I have lived in Costa Rica for almost 34 years. I love this country, with its wonderful natural beauty and the friendliness of its people. My love for it, however, has grown deeper and wider the last few years. Why? Because I have returned to riding a motorcycle here, after 24 years of not doing so! Riding in Costa Rica takes me to different worlds within a few hours. It is never boring, always fun, and most definitely awesome!
Trying to decide which are my favorite routes is quite challenging. Each is unique and splendid in its own way, and this is what makes riding here so special. The views are majestic every way you turn, yet each area has its own special feel, colors, intoxicating scents, and interesting roads.
So, to keep it simple, I will mention four routes (of many!). A route is a loop I take to go one way and return another. In either direction, these loops offer amazing vistas!
- Puriscal (via Rt. 137) to Atenas (via Route 3).
- Turrialba (via 239 Pacayas/Santa Cruz), coming back through Route 10 (Juan Viñas).
- Vara Blanca (via Route 126), coming back through Zarcero (or even Bajos el Toro).
- Any of the “Los Santos” areas, but especially Route 2 to Santa Maria de Dota, returning via Route 209 through Palmichal and Ciudad Colon.
The Puriscal/Atenas loop has wide, BIG, breathtaking views: mountain ranges on the left, and on the right the valley and the distant volcanoes (Poás and Barva). The road is perfectly paved with easy curves, and as you wind your way up the Aguacate (Route 3) towards Atenas, you can stop at Casita del Cafe to enjoy another fantastic view.
Route 239 – Pacayas/Santa Cruz to Turrialba takes you through the agricultural heartland of Costa Rica, with beautiful patches of farmland all around and below you. The mountain ranges you see when approaching Turrialba from the heights of Santa Cruz will astound you. And the lovely sugar cane fields near Juan Viñas are like a piece of lost time. In Turrialba, I suggest you take a detour to visit the restaurant Turrialtico, to enjoy the view of the Angostura lake below.
Route 126 to Vara Blanca is what I jokingly call “Jurassic Park,” as you ride along steep ridges that seem from another age. Here, you will pass many waterfalls, including the famous La Paz Waterfall. My recommended stop on this route is the little shack on the right called “Mirador de Cinchona.” It has lots of birds feasting on bananas that the restaurant puts out, plus a view of yet another tall waterfall. It’s also satisfying to support this obviously-local business. You drive through the long roads of San Carlos and the valley, following winding roads up to Zarcero, another agricultural part of the country also known for its dairy products. Both Vara Blanca and Zarcero can be cold and foggy, but this adds to the mystic feel of it all. If you are lucky, however, you can go in the summer when the views are clear and just fill you with pure joy.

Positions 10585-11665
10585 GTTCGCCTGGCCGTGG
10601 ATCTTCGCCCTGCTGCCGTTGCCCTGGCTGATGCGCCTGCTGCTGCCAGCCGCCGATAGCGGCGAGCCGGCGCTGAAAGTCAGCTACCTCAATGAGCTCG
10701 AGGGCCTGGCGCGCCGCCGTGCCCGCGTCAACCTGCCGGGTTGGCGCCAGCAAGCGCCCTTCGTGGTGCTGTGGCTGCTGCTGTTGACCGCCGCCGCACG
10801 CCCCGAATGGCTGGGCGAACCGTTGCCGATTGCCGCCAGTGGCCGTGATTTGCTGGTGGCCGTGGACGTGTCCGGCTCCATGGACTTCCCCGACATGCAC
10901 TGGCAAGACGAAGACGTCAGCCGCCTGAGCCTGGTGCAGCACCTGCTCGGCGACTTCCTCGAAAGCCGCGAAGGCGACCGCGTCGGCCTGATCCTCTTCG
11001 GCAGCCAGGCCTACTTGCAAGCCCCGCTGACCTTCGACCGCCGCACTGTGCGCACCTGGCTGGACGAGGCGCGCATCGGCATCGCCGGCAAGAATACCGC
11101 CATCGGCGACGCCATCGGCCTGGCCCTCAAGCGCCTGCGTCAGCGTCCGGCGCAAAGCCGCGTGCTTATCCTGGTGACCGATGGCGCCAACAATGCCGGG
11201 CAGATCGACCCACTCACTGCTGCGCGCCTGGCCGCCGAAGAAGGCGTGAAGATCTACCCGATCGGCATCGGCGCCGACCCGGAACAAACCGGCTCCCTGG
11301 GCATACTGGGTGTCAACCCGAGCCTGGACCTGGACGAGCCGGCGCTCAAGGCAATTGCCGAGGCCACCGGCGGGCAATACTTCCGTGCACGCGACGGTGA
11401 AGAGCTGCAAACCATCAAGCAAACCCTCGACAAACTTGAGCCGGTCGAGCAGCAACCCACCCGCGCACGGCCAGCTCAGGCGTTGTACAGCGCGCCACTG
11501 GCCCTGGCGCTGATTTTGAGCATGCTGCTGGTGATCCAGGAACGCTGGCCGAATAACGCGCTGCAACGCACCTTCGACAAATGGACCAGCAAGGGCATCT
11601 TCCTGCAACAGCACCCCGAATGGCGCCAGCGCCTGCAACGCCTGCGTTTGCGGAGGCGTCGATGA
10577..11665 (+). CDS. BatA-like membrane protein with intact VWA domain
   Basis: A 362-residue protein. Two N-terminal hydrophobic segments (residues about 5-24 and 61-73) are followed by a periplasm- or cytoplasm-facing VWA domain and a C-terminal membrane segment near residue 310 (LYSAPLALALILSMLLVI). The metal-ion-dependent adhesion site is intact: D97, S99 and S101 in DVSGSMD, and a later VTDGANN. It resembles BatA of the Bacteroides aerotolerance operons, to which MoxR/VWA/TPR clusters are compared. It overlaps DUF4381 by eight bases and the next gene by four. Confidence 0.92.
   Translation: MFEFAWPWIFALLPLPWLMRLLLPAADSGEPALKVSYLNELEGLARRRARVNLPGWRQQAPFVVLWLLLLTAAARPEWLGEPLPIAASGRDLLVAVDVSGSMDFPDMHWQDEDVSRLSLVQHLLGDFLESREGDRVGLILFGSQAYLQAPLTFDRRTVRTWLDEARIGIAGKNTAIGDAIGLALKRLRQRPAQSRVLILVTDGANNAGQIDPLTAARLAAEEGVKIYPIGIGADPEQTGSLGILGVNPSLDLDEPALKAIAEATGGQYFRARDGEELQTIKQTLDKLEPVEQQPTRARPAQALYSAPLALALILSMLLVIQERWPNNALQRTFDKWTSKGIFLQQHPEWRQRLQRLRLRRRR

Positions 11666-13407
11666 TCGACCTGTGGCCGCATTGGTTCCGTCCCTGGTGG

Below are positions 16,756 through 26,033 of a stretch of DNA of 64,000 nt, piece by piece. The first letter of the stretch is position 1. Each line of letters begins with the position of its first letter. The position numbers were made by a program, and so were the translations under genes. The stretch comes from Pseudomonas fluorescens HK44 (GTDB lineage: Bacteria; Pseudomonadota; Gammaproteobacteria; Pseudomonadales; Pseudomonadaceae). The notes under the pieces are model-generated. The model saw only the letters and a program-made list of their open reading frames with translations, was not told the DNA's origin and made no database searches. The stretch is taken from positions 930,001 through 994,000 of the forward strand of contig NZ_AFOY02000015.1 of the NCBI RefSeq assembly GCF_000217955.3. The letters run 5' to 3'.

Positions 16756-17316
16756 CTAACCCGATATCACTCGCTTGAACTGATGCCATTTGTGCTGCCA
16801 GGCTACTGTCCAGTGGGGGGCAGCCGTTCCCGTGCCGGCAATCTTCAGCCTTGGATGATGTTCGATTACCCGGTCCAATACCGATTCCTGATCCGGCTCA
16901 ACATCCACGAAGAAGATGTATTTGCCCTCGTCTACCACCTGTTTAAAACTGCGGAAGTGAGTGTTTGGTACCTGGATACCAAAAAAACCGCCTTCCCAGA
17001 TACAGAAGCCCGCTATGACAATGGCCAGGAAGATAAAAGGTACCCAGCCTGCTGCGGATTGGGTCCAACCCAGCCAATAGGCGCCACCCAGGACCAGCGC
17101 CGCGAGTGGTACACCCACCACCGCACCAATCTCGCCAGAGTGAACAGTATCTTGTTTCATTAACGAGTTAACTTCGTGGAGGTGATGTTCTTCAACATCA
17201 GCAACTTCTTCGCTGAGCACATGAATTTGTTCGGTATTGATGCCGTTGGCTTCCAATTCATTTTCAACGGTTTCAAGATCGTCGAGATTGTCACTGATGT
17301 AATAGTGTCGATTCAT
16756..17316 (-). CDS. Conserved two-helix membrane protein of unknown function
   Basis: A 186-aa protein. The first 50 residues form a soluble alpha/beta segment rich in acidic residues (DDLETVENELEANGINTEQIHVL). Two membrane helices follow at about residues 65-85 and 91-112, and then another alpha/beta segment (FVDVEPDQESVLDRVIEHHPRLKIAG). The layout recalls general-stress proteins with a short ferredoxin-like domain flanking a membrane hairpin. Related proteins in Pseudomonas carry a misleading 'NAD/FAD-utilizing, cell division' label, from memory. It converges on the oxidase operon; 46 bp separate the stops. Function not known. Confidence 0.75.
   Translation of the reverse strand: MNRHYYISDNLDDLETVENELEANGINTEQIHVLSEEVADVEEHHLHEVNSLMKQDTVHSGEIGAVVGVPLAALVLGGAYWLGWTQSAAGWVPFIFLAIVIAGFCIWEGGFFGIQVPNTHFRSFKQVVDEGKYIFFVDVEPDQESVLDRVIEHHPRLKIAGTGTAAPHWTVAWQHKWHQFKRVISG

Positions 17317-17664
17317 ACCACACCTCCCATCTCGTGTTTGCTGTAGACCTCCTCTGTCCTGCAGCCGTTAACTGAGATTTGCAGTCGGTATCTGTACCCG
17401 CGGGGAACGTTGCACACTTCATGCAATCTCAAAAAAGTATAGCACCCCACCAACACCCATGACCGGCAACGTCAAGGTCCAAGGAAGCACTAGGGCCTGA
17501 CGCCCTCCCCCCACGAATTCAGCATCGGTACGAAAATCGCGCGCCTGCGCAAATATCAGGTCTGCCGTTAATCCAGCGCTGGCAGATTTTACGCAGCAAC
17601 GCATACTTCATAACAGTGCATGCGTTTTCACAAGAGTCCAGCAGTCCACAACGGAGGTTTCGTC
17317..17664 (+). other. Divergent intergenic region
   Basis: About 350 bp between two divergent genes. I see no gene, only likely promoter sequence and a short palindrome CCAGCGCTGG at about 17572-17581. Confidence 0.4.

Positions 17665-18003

Finally, the trip through Cerro de la Muerte (Mountain of Death — Route 2) to Santa Maria de Dota, looping back through the other towns of the saints to come out in Ciudad Colon, is simply like riding through a wonderland of coffee fields — Miles and miles of coffee plantations on mountain range after mountain range. Spectacular! Once past this, you ride through quaint little mountain towns like Palmichal all the way to Ciudad Colon and back to the central valley.
You have to be brave enough to ride a motorcycle here. Other drivers can be quite terrifying, making up their own rules of the road – especially young motorcyclists, who pass you by on all sides, at all speeds! Yikes! Breathe through these hard parts, say the Serenity Prayer, and keep your eyes on the road and hands upon the wheel, as the Doors sing. Soon, you will enter magical landscapes, and all that stress will slip away.
My happiness has reached new heights as I explore the beauties of this small, peaceful country in Central America. I expect the unexpected, prepare for changes in weather while enjoying the changes in vistas, and simply surrender to the unfolding wonder of riding in Costa Rica! Here, the journey IS the destination.